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RealtimeSlave
06-01-2012, 01:23 PM
Hi there,

let's say I have world coordinates stored in a variable Position and I want to calculate
the Normalized Device Coordinates (NDC) for this Position on the CPU in C++ code.

Using a ModelViewProjectionMatrix which contains a perspective projection matrix I would do it like this:

// Calculate clip space position
s_Position= ModelViewProjectionMatrix * glm::vec4(Position[0], Position[1], Position[2], 1.0f);

// Transform from clip space to normalized device coordiantes by doing the "perspective divide" [-1,1]
// See here: http://www.songho.ca/opengl/gl_transform.html
s_Position.x= s_Position.x / s_Position.w;
s_Position.y= s_Position.y / s_Position.w;
s_Position.z= s_Position.z / s_Position.w;

// Calculate window depth coordinate which would be the value written to the depth buffer [0,1]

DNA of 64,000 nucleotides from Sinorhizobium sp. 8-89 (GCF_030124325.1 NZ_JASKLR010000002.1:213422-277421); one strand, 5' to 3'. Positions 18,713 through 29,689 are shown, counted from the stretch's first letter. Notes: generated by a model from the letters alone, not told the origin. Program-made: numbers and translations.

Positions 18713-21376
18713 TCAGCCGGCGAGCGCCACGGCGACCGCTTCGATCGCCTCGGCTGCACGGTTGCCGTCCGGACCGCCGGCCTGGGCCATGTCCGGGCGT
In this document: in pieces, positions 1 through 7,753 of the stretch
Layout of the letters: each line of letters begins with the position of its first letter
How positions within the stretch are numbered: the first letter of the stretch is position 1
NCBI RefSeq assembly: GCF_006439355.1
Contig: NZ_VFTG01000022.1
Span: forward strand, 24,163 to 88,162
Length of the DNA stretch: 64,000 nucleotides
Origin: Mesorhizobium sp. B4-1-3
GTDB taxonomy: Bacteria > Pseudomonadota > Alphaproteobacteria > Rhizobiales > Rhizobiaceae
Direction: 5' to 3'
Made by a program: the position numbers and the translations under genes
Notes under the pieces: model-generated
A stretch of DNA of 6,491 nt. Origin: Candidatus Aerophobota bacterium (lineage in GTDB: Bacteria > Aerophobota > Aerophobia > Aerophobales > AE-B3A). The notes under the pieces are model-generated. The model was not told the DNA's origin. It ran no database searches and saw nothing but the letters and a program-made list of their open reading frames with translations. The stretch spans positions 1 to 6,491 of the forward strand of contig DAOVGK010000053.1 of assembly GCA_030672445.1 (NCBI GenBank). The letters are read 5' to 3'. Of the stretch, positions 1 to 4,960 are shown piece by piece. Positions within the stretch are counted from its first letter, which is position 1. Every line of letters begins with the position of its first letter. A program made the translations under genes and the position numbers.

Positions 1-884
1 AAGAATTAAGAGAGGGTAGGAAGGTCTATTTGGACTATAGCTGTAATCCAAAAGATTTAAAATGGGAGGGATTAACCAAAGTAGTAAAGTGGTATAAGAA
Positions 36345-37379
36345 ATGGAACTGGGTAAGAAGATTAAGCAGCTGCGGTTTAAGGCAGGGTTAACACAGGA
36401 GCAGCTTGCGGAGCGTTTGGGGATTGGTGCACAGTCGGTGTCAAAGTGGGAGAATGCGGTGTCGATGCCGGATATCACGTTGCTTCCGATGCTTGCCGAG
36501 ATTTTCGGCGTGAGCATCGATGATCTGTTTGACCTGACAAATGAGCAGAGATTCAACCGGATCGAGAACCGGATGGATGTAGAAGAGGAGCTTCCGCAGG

s_Position.z= s_Position.z * 0.5f + 0.5f;

This should give me s_Position's x and y in a range [-1,1] and z in a range [0,1].
I hope that is correct so far.

Now I want to achieve the same thing but with a ModelViewProjectionMatrix which contains
an orthographic projection matrix.

But in this case w is always 1 so there is no "perpsective-divide".

So which step is performed between vertex and fragment shader to
get the NDC and how can I achieve the same result on CPU side?

Help is really appreciated!

Alfonse Reinheart
06-01-2012, 02:53 PM
It is the exact same math. Dividing by 1 is legal math; it simply does nothing.

RealtimeSlave
06-02-2012, 07:10 AM
I just noticed that I did a mistake in my high level code when switching to orthographic projection.
The result was that my debug output showed me not normalized values in s_Position and I started
to debug this "perspective-divide" stuff with w = 1 and so on. Sorry as you said it works fine.